Education: Does Reform Mean Privatization?

I have been reading a lot lately about the Obama Administration and its pursuit of a Republican-esque agenda of privatization of public sector programs. First, it was HUD public housing (see my post, HUD For Sale,  here), and now, it is public education.

Because I am an independent school district employee and have children who attend public schools, I have found the administration’s desire and burgeoning efforts to privatize education quite alarming.

If you are involved in education, have children who are in school, or are simply concerned about the federal government’s continuing efforts to withdraw from the provision of many of the public programs and services that meet the needs of America’s citizens, you will want to read the articles and watch the video below.

The first article is the one that first made me aware of the fact that the government has set its sights on the privatization of public education. It is entitled “Obama’s Neoliberal Agenda For Education.” It is found in the May-June 2010 edition of the International Socialist Review.

A second article that I found to be very interesting was also found in the May-June edition of ISR. It is entitled “Disaster Education: The Education ‘Shock Doctrine'”.

Next, there is a series of three articles that are taken from a forthcoming book by the title of Education and the Crisis of Public Values. The articles are “Dumbing Down Teachers: Attacking Colleges of Education in the Name of Reform”, “Teachers Without Jobs and Education Without Hope: Beyond Bailouts and the Fetish of the Measurement Trap”, and “Chartering Disaster: Why Duncan’s Corporate-Based Schools Can’t Deliver an Education That Matters”. This series can be found on the truthout website here.

Finally, there was a Democracy Now! interview with former Assistant Secretary of Education Diane Ravitch that helped with my understanding of the efforts to privatize our public schools. The interview was on the March 5, 2010 edition of DN! and is entitled “Leading Education Scholar Diane Ravitch: No Child Left Behind Has Left US Schools with Legacy of ‘Institutional Fraud.” In this interview Ravitch speaks about the Education Department’s policies and agenda that she once promoted. The interview can be found here.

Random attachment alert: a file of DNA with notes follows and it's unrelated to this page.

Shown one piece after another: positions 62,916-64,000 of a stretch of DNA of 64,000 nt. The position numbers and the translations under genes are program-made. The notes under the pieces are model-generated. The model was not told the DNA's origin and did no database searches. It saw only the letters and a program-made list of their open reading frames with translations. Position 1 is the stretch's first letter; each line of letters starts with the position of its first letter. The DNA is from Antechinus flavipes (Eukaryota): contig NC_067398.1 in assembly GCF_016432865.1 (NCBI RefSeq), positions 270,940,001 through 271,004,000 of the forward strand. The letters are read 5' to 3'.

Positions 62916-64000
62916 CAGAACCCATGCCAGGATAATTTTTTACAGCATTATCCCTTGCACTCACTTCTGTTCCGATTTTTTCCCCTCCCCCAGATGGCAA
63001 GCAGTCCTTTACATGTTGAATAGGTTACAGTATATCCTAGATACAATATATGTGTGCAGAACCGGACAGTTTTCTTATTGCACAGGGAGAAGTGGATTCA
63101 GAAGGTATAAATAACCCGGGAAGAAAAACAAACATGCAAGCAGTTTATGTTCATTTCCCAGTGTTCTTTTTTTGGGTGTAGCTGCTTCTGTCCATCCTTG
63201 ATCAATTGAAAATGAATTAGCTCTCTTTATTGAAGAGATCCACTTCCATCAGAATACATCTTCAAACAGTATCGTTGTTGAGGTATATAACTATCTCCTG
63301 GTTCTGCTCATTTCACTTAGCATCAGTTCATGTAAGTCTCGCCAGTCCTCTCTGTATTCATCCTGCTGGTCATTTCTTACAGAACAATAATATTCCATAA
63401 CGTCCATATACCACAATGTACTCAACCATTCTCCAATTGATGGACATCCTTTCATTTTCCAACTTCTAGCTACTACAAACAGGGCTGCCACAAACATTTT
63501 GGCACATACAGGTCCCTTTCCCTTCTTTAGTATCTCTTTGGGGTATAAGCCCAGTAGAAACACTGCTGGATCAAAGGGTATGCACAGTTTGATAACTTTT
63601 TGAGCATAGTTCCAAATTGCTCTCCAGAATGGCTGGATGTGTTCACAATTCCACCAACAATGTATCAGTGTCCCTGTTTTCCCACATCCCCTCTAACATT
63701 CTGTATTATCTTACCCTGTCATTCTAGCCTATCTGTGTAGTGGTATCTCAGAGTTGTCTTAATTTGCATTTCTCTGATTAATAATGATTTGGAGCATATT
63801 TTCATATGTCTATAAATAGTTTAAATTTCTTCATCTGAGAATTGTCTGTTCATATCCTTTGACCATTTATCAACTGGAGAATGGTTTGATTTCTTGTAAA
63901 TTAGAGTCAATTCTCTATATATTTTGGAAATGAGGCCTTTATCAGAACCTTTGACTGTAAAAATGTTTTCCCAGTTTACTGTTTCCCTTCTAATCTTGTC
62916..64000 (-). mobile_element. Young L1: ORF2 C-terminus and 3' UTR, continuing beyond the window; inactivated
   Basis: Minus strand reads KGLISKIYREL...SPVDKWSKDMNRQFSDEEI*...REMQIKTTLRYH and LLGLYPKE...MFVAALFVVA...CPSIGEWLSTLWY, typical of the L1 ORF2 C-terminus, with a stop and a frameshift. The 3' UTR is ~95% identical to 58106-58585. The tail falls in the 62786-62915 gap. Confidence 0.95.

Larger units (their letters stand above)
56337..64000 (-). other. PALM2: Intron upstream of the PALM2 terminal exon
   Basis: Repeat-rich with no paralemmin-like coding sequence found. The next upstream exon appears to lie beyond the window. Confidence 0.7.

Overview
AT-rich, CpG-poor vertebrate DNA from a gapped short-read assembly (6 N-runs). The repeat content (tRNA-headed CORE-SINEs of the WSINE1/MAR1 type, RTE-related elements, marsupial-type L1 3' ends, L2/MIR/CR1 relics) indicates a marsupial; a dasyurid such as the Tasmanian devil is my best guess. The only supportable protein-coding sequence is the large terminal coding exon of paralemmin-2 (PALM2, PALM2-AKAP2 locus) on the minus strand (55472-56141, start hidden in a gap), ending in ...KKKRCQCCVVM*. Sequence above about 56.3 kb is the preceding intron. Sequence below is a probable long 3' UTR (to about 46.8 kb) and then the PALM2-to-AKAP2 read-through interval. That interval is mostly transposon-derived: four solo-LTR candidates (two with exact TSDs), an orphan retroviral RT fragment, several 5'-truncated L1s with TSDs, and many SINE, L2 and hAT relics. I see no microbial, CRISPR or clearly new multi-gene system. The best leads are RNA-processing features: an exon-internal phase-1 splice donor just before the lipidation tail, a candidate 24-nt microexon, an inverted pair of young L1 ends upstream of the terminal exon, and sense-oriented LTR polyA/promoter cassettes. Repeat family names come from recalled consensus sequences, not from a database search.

We all want our children to be well-educated and prepared for lives of positive impact on society. We care about their futures. We care about our teachers. We care for students who struggle not only in school, but in their homes and neighborhoods, as well.

What happens with respect to our public schools – whether they remain a public institution or a private, free-market enterprise – will greatly affect the above concerns that we all have.

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One Comment on “Education: Does Reform Mean Privatization?”

  1. Jared Says:

    You may also like Ravitch’s interview with Russ Roberts on EconTalk (here: http://www.econtalk.org/archives/2010/04/ravitch_on_educ.html)

    I teach high-school kids, and I am in favor of the charter movement – a subgenera of school privatization. The political process in our country cannot handle the day-to-day demands faced by individual students & teachers, their communities, and their family situations. For that reason alone, marginal privatization seems like a more robust solution (compared to the current labyrinth of district and state boards) to an otherwise perverse system which favors mediocrity..


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